Is Your Business Vulnerable to Telecoms Fraud?

Monday 31st October 2016

The latest statistic from The Telecommunications UK Fraud Forum (TUFF) estimates £953 million is lost to telecoms fraud in the UK per year, with cases frequently costing small businesses over £100,000. With the cost of fraud rising so significantly it has never been more important to protect your business.

Telecoms fraudsters hack into phone lines and use them to make unsolicited phone calls to premium numbers, which can result in thousands of pounds’ worth of call charges in just a few hours. Attacks on unmonitored lines often go unnoticed until charges are invoiced, meaning early detection of unusual call activity is key to reducing the risk of financial damage.

One of the biggest challenges facing many companies when it comes to their communication networks is how they can tackle the ever-present risk of fraud. Telecoms fraud might not necessarily be top of many people’s list of priorities when they are drawing up risk management plans and putting in place strategies to protect their businesses but it is an area that can have huge consequences if it is not given the attention it deserves.

Such is the scale of the problem, that organisations around the world lost $38 billion (£31 billion) from telecoms fraud, according to the Communications Fraud Control Association’s 2015 Global Fraud Loss Survey.

The results of this survey confirm that telecom fraud still remains a lucrative criminal business.
Jacob Howell - Board member of the Communications Fraud Control Associations

What type of Fraud is this?

  • Telephony Dial Through Fraud
    • Criminals exploit vulnerabilities in both traditional and VOIP PBX systems to realise their funds using two main methods; by making numerous calls to premium rate numbers that they are affiliated with and thus share in the profit made by generating high volumes of calls to these numbers, or by selling the access details of the compromised PBX on to other fraudsters who make high volumes of calls to international numbers
    • Although fraudsters tend to target business phone lines to make money compromised PBX’s may also give criminals access which will allow them to listen to company phone calls or steal and delete sensitive business data, the cost of which could be far higher than the cost of the compromised phone calls.
  • SIP trunk Fraud
    • As more businesses switch to SIP phone lines, it seems vital security steps are overlooked with securing it. Single attacks can cost thousands, yet it’s so easily overlooked.
    • There are so many benefits to cutting the cord and moving to a SIP line, including increased flexibility, cost savings, and more mobility that’s needed in modern business. But, it’s incredibly easy to overlook the security risks of what many simply consider a utility.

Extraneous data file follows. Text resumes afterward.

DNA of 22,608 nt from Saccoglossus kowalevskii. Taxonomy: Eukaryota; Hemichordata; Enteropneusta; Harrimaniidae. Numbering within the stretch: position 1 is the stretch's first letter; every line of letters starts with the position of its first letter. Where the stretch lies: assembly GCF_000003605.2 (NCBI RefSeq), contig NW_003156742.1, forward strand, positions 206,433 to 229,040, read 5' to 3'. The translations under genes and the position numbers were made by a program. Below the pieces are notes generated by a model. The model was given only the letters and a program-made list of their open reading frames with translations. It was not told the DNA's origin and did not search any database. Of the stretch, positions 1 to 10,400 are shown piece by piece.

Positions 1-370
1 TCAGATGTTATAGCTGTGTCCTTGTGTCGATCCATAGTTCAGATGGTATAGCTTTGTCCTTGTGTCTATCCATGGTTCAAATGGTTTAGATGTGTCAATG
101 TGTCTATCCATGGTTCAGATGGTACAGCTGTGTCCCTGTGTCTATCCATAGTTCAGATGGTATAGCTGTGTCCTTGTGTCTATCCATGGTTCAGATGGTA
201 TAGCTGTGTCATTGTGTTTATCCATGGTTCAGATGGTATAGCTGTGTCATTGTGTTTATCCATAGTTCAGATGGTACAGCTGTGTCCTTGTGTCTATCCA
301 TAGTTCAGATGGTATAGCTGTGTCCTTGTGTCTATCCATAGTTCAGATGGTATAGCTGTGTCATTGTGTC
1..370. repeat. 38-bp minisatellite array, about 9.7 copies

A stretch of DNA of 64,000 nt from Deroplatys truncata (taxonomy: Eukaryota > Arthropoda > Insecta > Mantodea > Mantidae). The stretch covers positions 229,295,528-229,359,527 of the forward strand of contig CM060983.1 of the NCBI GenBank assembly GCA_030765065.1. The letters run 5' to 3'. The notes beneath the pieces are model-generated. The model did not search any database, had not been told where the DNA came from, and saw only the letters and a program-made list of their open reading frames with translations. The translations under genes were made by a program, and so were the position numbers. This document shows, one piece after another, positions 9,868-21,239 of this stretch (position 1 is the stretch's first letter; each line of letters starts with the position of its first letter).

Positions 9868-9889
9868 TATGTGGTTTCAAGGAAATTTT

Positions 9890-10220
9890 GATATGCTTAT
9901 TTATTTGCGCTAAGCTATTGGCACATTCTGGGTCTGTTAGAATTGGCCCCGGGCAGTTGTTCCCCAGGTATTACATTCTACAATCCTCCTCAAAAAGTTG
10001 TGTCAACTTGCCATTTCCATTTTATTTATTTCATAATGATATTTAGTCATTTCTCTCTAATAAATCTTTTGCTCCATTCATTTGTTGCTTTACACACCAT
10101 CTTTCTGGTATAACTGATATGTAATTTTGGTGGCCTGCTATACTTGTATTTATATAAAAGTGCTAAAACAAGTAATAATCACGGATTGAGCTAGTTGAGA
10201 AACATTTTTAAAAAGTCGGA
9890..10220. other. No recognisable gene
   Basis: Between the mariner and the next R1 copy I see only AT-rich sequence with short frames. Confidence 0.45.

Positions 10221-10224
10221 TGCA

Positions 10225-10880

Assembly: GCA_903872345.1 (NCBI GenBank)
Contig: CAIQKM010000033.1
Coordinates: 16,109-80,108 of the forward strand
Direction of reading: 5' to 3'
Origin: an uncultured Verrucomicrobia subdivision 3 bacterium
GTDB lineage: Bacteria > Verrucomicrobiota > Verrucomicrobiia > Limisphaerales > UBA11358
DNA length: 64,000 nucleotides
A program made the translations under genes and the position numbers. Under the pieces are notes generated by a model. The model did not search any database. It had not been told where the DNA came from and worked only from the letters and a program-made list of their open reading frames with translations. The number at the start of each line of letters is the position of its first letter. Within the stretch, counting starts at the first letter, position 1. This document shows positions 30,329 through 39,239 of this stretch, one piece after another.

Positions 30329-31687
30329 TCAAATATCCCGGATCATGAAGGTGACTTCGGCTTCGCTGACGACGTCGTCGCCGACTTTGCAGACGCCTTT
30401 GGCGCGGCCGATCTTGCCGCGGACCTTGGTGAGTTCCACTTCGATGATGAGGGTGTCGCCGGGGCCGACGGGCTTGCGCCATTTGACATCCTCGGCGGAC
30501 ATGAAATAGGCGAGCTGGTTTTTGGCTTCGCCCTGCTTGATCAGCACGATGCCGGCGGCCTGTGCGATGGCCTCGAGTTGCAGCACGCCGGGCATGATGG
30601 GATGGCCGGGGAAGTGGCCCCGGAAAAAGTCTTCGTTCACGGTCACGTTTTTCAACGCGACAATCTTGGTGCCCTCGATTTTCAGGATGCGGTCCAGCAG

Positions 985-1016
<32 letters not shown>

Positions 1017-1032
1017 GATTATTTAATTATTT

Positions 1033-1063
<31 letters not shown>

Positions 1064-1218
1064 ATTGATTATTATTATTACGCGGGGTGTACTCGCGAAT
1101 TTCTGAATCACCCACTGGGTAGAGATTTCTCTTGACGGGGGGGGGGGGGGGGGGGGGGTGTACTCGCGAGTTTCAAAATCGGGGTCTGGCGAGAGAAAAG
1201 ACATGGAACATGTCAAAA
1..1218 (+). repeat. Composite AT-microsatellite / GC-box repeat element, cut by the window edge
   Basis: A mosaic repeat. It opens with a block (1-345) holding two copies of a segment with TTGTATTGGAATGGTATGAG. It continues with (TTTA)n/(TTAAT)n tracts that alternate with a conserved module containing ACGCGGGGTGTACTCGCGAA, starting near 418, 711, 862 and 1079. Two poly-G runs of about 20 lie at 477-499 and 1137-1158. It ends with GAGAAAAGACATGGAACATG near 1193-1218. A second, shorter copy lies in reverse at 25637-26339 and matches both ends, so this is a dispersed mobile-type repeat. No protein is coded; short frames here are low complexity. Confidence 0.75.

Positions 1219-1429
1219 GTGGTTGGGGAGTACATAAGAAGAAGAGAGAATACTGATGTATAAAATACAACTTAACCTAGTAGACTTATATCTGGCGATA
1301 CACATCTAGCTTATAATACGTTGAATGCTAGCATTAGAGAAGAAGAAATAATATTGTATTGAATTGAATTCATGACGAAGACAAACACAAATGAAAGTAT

• Social Engineering & Hacking
    • Social hacking is the method of obtaining unauthorised access to data, systems, or communications via means of deception.  These social hackers will attempt to deceive your colleagues using increasingly creative techniques, most of which are modernised confidence tricks that make targets feel good about helping out a stranger.
    • Like traditional hacking techniques, they involve background research to find a suitable target.  To substantiate an attack, social hackers often require a believable backstory to spark the emotional responses they want.

Criminals use auto-diallers to identify systems which are worth hacking into. Once they are able to establish the type of system they are attempting to access (often identifiable from the default digitised voice recordings), the system is subject to a sustained attack so as to establish the pass code that will give them access to the PBX system itself.

Once access has been gained to the PBX, they will use it as a switchboard to continually dial their own premium rate numbers in order to ensure that they receive all revenue generated.

Alternatively, fraudsters use the phone lines as a platform for offering international calling card services. In such instances, criminals sell calling cards to third party individuals whose calls are then routed through the victim’s compromised telephone system to worldwide destinations.

The money made on the calling cards goes directly to the fraudster, whilst the victim company is again left with a bill that they MUST pay.

So what can you do to protect yourself?

Partner with an organisation that can identify, react and mitigate the risk of these kinds of fraud activities.

ITRM’s service monitors every single call that traverses our network, constantly looking for specific patterns, certain types of calls or trigger points whilst calls are in progress. Our network alarms are set to trigger on certain criteria.

Length of call, number of short calls in a certain time frame, and cost of calls form some of the criteria that we use to ensure attacks are quickly identified. The ITRM team then look to identify the user – to ensure valid calls are not impacted – and from that, the validity of the call itself with management from the client.  From there we can block certain calls and reinstate and increase security levels to protect against the risk of attack.

These kinds of attacks can quickly rack up costs so having a knowledgeable, proactive and reactive partner to support your organisation is key to mitigating risk of telecoms fraud.

Is your business vulnerable? Call ITRM now